The dog now in training to do what Tucker does is a flat-coated retriever who was so obsessed with her ball that when her former owner placed it atop a refrigerator, she sat and stared at the ball for eight hours.
If only the rest of us could apply that level of determination to protecting the planet…
You can support Conservation Canines by shopping at the group’s merchandise site. I rather like the hoodies and “honorary member” shirts for dogs.
What do you think about this story? Share your thoughts in the comments.
Fun fact: I have been obsessed with whales since I was a little kid. That’s why there are books by the marine life artist Wyland in the “Favorite Things” section of the Wayward Dogs Store.
It’s amazing how much a small accomplishment can improve your whole view.
Miraculously, the glass did not break. The hanger, however, left a nasty scar on the wall above my dresser.
The mirror itself took up an almost forgotten residence on the floor behind the headboard. All I could really see was the beautiful ornate frame that makes me love this mirror so.
It was Zach’s idea last weekend to move the mirror to our tiny bathroom.
The effect is amazing. Of course, there’s the whole room-enlargening effect. But that old mirror also brings something personal to a room that we’ve otherwise furnished sparsely with store-bought, assemble-it-yourself cabinets. That mirror makes me stupid happy.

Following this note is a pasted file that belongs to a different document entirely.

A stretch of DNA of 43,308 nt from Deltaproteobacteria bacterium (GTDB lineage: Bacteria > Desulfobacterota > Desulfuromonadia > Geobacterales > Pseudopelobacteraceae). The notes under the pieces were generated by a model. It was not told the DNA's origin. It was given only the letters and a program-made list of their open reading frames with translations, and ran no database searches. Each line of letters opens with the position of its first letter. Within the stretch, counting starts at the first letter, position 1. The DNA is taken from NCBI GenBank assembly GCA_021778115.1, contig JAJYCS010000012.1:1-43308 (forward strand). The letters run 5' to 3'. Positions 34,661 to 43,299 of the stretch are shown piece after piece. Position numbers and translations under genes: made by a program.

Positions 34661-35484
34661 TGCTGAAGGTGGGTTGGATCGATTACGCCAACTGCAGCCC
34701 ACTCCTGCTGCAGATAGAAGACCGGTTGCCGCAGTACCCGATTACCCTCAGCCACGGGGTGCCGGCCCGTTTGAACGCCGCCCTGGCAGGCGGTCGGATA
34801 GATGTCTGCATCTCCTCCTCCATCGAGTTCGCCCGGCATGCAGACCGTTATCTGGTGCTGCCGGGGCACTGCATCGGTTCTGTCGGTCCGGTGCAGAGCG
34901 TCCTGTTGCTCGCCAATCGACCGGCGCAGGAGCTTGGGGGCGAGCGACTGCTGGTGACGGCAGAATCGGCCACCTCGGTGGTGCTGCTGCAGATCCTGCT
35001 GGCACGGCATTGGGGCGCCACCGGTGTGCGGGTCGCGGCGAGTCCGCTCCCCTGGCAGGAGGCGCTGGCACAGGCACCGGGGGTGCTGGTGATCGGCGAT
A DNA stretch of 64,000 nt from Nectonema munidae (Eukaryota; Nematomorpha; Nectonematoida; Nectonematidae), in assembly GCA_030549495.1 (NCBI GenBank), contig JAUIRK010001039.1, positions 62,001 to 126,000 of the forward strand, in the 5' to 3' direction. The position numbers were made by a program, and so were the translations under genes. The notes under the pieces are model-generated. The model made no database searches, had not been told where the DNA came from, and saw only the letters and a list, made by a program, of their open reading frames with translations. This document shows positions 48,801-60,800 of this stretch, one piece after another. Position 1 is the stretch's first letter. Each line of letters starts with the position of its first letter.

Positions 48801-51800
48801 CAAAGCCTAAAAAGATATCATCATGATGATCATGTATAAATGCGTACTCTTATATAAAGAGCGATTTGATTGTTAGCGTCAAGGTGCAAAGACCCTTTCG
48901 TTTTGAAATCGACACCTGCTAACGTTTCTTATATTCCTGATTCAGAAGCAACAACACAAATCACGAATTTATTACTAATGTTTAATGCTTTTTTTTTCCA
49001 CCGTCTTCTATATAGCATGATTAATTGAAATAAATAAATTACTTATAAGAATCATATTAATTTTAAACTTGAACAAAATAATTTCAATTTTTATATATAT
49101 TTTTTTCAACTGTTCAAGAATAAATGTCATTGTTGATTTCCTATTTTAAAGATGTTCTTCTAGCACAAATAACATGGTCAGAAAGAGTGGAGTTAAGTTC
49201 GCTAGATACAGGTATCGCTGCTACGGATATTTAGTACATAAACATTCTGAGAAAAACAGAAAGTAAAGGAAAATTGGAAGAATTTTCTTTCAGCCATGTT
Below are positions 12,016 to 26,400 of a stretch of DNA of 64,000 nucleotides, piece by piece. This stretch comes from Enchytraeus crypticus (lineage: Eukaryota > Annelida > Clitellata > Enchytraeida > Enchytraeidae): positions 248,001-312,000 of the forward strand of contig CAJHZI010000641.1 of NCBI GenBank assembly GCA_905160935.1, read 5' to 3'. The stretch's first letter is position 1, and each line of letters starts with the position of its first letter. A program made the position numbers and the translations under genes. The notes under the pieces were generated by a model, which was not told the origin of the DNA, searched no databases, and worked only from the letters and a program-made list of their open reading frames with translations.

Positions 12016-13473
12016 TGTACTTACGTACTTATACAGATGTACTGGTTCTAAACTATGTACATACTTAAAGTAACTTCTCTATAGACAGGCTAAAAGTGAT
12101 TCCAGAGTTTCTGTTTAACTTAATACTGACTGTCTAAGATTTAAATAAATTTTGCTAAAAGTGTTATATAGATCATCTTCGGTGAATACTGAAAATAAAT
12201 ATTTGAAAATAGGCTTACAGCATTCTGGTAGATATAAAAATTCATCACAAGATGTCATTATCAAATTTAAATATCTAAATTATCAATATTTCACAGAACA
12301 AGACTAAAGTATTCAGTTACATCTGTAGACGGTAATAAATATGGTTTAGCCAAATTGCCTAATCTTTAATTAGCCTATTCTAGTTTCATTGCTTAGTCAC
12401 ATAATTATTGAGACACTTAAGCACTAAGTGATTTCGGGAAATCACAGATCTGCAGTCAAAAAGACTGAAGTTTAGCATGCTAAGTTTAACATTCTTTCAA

I can’t believe it took so long.
Did you accomplish any projects over the holiday weekend?
Have you ever completed one very small task and been overjoyed with the result?
Like a great many working people, I spend my weekdays away from my dogs. Pets are not allowed at the office where I compose corporate communications and manage social media efforts for Staples Promotional Products.
Yet, the group I work in does have a pair of canine mascots.
The stuffed dogs are coming in quite handy this week as models for the items being given away in a contest I helped coordinate for the company’s corporate blog, YourBrandPartner.com.
Unlike this blog, the site I oversee for work does giveaways all the time. This is the first contest we’ve run so far that pertains to pets. Because it’s dog-specific and includes an opportunity to help homeless dogs, I wanted to let my Wayward Dogs readers know about it.
The contest works like this: People submit a photo of their dog, along with the name and website of their favorite 501c3 non-profit animal shelter or rescue group and why they think that organization should win a gaggle of gifts from Staples Promotional Products. The winner will be selected based on the case made for the non-profit and the entrant’s social media engagement related to the contest.